Additive Manufacturing in China is a hive of activity and continues to grow in action and interest from year to year. The first forays into what was then known as rapid prototyping began as early as the first half of the 1990s. Led by a select number of academic institutions, which actively followed technological developments in western countries, the Chinese Additive Manufacturing segment has flourished. Academia’s interest in the field was led by Tsinghua University, which began its research on material extrusion and sheet lamination systems.
Wohlers Report, which tracks the status of AM worldwide, lists twenty-four China-based system manufacturers which were either selling or about to begin selling industrial systems as of March 2018. This is out of a total of 135 industrial AM system manufacturers worldwide, or almost 18%.
The Chinese government has been proactive in encouraging the development of Additive Manufacturing. In November 2017, the Chinese government, led by the Ministry of Industry and Information Technology, announced an ‘Action Plan for Additive Manufacturing Industry Development (2017–2020)’. The government plans to turn AM in China into a $3 billion industry. Metal AM plays a big part in the plan.
A review of the metal AM industry in China, and conversations with local industry figures, indicate that there are now twenty metal AM systems manufacturers in China. An additional two companies are close to commercialising systems. This report briefly identifies and introduces these companies. It does not enter deeply into processes, materials and technologies, except to describe the field of activity of each provider. On the materials side, unless otherwise stated, the systems are able to process parts in a relatively standard range of metallic materials. Comparisons of features and quality of parts are beyond the scope of this article, the purpose of which is simply to generate ‘a bird’s eye view’ of the players and offer an understanding of the overall lie of the land. Our hope is that, armed with a map of the terrain, those interested in obtaining further information will have a guide with which to go out and find more details for themselves.
As a broad generalisation, while there is an exceptional growth of activity in China – possibly unequalled in any other single country – the latest innovations and new discoveries in metal AM do not originate there. This is not to diminish in any way the importance of what is happening in the country; there is value in taking ideas invented elsewhere and commercialising them, with all that commercialisation entails. This includes productisation, price and promotion. As we shall see, the sheer extent of the developments in metal AM in China make activities there worthy of interest. As is the norm in most new technological areas, not all of the companies will be equally successful, but the number of metal AM projects in China suggests that the market there has recognised the potential of metal AM and wishes to play a part in exploiting some of that potential. Investors are willing to risk real money to sit at the table and play. There certainly is a buzz emanating from China.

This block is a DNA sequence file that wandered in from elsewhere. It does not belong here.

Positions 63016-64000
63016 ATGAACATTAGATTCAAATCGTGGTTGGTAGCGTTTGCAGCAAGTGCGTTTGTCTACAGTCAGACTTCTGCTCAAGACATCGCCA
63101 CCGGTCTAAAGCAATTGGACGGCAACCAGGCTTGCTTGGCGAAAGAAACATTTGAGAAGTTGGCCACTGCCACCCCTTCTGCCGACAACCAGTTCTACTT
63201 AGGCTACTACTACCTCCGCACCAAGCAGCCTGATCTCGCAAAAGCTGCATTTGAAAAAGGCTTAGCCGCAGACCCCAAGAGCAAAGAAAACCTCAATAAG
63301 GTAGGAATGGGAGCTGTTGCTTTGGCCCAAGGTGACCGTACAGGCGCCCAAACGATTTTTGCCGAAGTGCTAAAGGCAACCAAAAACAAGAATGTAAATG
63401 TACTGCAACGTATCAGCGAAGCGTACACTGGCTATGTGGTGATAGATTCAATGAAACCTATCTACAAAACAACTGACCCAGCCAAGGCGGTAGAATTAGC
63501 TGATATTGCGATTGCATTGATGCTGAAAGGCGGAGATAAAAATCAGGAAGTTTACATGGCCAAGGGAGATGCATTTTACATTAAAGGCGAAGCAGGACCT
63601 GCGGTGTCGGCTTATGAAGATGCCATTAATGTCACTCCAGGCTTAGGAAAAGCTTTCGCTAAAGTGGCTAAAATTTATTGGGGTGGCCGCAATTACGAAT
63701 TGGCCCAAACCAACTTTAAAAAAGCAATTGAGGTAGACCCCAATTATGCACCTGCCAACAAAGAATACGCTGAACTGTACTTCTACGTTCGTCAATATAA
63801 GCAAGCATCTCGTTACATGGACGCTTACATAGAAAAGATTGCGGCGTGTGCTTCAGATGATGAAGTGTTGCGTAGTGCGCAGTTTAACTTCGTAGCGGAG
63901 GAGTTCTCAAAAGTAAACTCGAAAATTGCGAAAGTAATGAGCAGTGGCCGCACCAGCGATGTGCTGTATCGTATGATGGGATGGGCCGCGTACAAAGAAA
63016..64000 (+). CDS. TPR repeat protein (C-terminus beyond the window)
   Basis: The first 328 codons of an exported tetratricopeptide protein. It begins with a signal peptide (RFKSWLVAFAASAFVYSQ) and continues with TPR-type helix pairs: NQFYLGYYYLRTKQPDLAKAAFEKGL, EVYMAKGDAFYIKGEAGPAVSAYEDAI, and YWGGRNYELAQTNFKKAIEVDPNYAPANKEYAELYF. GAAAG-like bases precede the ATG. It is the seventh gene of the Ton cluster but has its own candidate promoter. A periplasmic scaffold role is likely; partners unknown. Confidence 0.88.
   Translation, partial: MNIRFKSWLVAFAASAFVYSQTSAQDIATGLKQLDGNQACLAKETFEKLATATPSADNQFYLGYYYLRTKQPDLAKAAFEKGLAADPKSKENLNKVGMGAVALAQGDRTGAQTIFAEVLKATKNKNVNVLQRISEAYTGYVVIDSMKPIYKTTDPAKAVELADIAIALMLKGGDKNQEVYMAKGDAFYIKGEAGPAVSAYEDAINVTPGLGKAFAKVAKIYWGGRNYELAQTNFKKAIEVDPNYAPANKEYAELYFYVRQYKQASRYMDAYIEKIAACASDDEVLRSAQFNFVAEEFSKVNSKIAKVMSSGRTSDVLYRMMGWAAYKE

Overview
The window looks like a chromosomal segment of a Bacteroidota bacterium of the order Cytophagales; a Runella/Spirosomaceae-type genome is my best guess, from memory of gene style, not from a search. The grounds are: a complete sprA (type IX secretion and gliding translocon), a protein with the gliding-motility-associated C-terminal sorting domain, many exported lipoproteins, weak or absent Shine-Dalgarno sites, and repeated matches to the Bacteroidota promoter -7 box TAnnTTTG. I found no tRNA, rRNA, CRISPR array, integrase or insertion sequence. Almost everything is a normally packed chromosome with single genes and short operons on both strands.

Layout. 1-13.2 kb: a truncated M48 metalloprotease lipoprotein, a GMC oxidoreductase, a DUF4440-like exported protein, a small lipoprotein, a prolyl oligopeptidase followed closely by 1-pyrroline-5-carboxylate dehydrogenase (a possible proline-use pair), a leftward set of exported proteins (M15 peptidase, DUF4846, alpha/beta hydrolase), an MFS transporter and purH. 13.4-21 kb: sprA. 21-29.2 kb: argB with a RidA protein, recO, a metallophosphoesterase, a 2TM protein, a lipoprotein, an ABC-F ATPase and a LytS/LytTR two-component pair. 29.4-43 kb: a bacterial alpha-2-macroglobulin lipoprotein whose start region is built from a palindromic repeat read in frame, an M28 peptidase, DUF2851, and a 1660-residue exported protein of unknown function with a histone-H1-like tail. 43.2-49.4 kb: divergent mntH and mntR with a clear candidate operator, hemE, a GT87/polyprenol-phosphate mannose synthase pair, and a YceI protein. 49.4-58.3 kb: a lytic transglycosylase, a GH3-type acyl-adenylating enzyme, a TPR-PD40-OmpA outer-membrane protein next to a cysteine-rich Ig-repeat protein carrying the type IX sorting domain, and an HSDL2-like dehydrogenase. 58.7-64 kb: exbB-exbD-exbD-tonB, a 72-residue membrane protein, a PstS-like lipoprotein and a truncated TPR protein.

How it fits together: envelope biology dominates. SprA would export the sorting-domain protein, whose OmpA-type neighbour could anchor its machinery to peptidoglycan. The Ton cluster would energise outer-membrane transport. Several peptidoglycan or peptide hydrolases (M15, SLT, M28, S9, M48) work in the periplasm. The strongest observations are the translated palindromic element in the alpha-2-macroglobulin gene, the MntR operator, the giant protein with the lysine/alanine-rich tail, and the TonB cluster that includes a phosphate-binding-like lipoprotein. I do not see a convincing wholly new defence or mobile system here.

The technologies and the companies
All of the twenty metal AM system providers in China provide systems based on metal Powder Bed Fusion (PBF). Four of them also offer systems using Directed Energy Deposition (DED) technologies. Systems that print sand moulds or polymer/wax patterns used to cast metal parts are also strictly speaking ‘metal AM’ systems producers. However, due to the fact that a secondary process is required to produce the metal part, these systems are generally not considered true metal AM systems, and are not covered here.
Table 1 lists the companies producing metal AM systems in China and the city in which they are headquartered. The Chinese names of the companies have also been added, because in some cases the English name will differ in translation. Fig. 2 shows the location of the companies in China, giving a good sense of the geographical breadth of the industry.
We will describe in brief each of the metal AM systems providers, which are listed in alphabetical order of the short-form English name:
Bright Laser Technologies (BLT)
Xi’an Bright Laser Technologies Co., Ltd.
BLT was founded in 2011 by Prof Huang Weidong, a researcher in metal AM since 1995. It has a staff of over 300 and the company claims about 40% of them work in R&D. In addition to producing metal machines of their own, BLT is a distributor of metal machines for EOS, the German AM pioneer. The company is also a service provider. It is not clear if the combination of system developer, system distributor and service provider is a viable model for the future and something might have to be adjusted as company and the industry matures. In addition to PBF, the company offers two directed energy deposition models, the largest of which, the BLT-C1000, has a build volume of 1,500 x 1,000 x 1,000 mm (59 x 39.4 x 39.4 in). BLT is a pure metal AM company.
Beijing Eplus 3D Tech. Co., Ltd.